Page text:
/ Technology

What phone features are most important to you?

What’s most important to you when you buy a smartphone? Fingerprint scanning, voice control, 3D graphics…? Somehow I don’t think it’s any of those.

Ease of use – a third of Brits voted this as their most important smartphone feature in a uSwitch survey. A fifth put phone call reception top, with an equal amount choosing battery life. Flash features fell by the wayside.

Sure, a fingerprint scanner is nice and all, but at the end of the day it’s of no use when the battery runs out.

I own a Google Nexus 4, and I have to say the things I appreciate most are its speed, ease of use and the ability to customise the software. What do I most dislike about it? Its poor battery life and its average camera.

Uswitch’s survey confirms that better battery life would sway customers, with 89% saying that this would make them more likely to buy a particular phone. Interestingly, waterproofing or a zoom camera lens were also popular reasons to buy one phone over another.

An aversion to gimmicks

Ernest Doku from uSwitch comments on the results:

‘It’s becoming increasingly hard for smartphone makers to differentiate their handsets from those of their rivals. They hope that flash features like fingerprint ID on the iPhone 5s, or Amazon’s Fire Phone and its “Dynamic Perspective” display, will give their phones the edge.

‘However, our research shows that Brits can spot a gimmick from a mile away. It’s actually the basics that affect the every day user experience – like long battery life and a robust design – that people really care about.’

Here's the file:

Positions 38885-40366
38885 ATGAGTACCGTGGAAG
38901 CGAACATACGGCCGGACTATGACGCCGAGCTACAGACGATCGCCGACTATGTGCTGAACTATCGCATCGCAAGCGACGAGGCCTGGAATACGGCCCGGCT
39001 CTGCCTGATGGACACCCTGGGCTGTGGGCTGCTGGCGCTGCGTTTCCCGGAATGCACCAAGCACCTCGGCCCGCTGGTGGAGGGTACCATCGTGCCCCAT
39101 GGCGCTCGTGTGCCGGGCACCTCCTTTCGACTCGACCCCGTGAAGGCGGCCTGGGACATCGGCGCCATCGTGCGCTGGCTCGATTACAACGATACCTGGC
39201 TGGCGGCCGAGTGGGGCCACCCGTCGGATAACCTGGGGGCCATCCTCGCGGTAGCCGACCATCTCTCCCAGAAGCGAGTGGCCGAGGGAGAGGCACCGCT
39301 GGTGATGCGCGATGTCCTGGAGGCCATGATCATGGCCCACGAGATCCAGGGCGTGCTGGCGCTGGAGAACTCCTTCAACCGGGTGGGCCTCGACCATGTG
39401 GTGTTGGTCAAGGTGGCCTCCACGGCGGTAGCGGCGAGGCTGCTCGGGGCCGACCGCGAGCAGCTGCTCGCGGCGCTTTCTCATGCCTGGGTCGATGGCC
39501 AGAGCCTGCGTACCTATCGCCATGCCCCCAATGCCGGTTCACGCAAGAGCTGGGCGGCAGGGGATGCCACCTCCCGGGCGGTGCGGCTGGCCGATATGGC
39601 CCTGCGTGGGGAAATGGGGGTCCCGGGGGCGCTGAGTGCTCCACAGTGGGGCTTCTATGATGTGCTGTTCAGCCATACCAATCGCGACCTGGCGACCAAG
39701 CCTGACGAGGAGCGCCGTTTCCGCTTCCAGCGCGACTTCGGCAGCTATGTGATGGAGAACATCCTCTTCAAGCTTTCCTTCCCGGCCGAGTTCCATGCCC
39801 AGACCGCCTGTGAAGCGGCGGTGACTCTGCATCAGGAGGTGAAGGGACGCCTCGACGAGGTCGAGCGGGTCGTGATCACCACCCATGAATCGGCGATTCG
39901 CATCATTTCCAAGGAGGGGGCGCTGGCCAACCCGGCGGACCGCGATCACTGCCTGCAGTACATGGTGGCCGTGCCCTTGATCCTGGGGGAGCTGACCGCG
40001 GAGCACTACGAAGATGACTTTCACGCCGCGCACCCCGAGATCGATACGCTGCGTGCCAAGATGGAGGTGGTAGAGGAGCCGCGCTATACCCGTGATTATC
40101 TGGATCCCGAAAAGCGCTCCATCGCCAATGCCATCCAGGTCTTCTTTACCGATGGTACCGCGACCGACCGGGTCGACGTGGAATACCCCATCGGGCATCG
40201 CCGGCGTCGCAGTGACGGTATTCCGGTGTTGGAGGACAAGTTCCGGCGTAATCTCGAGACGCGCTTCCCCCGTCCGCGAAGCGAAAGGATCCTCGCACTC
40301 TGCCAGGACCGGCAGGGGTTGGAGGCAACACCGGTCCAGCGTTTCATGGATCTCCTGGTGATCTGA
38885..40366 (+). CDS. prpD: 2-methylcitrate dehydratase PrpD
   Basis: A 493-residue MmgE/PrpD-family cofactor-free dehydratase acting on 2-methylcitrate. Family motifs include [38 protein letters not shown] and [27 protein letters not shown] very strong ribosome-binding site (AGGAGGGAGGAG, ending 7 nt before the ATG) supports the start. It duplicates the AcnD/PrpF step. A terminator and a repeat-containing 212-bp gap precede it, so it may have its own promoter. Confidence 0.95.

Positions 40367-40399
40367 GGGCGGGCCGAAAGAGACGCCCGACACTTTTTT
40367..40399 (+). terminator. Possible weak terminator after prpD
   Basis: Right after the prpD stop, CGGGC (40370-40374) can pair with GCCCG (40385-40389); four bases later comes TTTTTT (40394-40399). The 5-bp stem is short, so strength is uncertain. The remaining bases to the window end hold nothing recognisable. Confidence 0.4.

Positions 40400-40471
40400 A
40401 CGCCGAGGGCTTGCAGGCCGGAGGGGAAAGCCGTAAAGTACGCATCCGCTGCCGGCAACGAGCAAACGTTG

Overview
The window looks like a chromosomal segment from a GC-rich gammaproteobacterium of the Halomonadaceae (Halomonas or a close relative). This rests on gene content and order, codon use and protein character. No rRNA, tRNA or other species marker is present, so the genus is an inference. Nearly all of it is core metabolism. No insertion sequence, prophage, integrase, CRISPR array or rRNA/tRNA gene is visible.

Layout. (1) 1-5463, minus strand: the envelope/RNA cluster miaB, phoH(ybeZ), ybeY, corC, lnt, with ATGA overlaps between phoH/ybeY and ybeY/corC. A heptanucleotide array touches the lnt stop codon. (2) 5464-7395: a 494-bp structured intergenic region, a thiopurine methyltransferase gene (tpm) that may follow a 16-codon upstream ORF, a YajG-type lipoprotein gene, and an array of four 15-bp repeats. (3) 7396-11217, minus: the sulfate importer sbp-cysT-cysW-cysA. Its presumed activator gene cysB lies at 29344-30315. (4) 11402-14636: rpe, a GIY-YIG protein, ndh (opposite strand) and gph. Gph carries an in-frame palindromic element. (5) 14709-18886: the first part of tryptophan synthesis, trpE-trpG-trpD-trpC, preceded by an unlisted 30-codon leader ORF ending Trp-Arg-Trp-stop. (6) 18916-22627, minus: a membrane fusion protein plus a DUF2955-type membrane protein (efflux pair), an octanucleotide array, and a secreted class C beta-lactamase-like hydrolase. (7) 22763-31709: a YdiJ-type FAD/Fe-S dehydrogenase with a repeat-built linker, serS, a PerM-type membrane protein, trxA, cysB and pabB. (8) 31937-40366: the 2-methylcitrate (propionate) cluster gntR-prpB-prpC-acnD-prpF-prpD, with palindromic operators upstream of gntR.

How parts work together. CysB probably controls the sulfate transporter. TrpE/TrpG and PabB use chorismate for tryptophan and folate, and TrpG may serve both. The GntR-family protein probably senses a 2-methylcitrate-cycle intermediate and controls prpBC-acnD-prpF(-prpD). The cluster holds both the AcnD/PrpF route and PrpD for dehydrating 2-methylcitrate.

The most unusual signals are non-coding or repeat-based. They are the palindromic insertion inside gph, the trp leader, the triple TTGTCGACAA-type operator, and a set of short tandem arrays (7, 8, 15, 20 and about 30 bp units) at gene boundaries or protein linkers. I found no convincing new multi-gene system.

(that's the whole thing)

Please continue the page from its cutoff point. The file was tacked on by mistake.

What smartphone features are more important to you? And if you’re loyal to a particular make of phone, what one or two features in a competitor’s phone would make you want to switch sides?


Electrocuting people driving motor vehicles would be top of my list. Or failing that, the phone automatically texts the nearest police station.


I just need 3 things on my mobile.

1) To make calls
2) To listen to music
3) To have Twitter

That’s it, when massive phone companies come out with all this “fancy” stuff it just makes me worry about the price truth be told.


And a web browser to access Which? Convo, right? 😉


Well that goes without saying :p


It is probably cheaper to have a whole swarm of functions on every smartphone so people can select what they want. What would be a good idea is to have a way of hiding those they don’t use so the screen only shows the ones they want, such telephone, music and twitter in the case of this Mr Beaumont.

In fact I think there is a product on the market that does this, aimed at elderly people, but the name of it escapes me.


You can basically achieve that with Android


Agree with John, the ability to uninstall the “integrated” apps which I will never use.
My prioirties are Battery Life, ability to use camera without unlocking phone and a screen I can see in bright sunlight !


Yes, there are many apps on the phone that I don’t use, but it’s a bit like a Swiss army knife and it does a lot of useful things…. make phone calls, send texts, use the diary, use the calculator, look up things and download PDF files, occasionally take a photo, connect it to my car, look at the maps and use the attached keyboard, which is the most important feature on the phone. I have bought a larger battery which still needs charging too often. Twice I’ve used the word processor, just for editing a ‘Word’ document on the go. Serious typing would be daft. I can print things wirelessly, too. I used to look at the weather forecast, but a glance out of the window is just as good.


Quite so.

There are an awful lot of people who would never consider buying a computer, but are quite happy buying a telephone. The manufacturers’ solution:

Call a computer a telephone. People seem to love telephones. Eventually people start using the other functions.

The sad thing is, that a desktop computer with a proper screen and keyboard is so much easier to use. (Although you can’t take it with you when you are spending hours in waiting rooms.)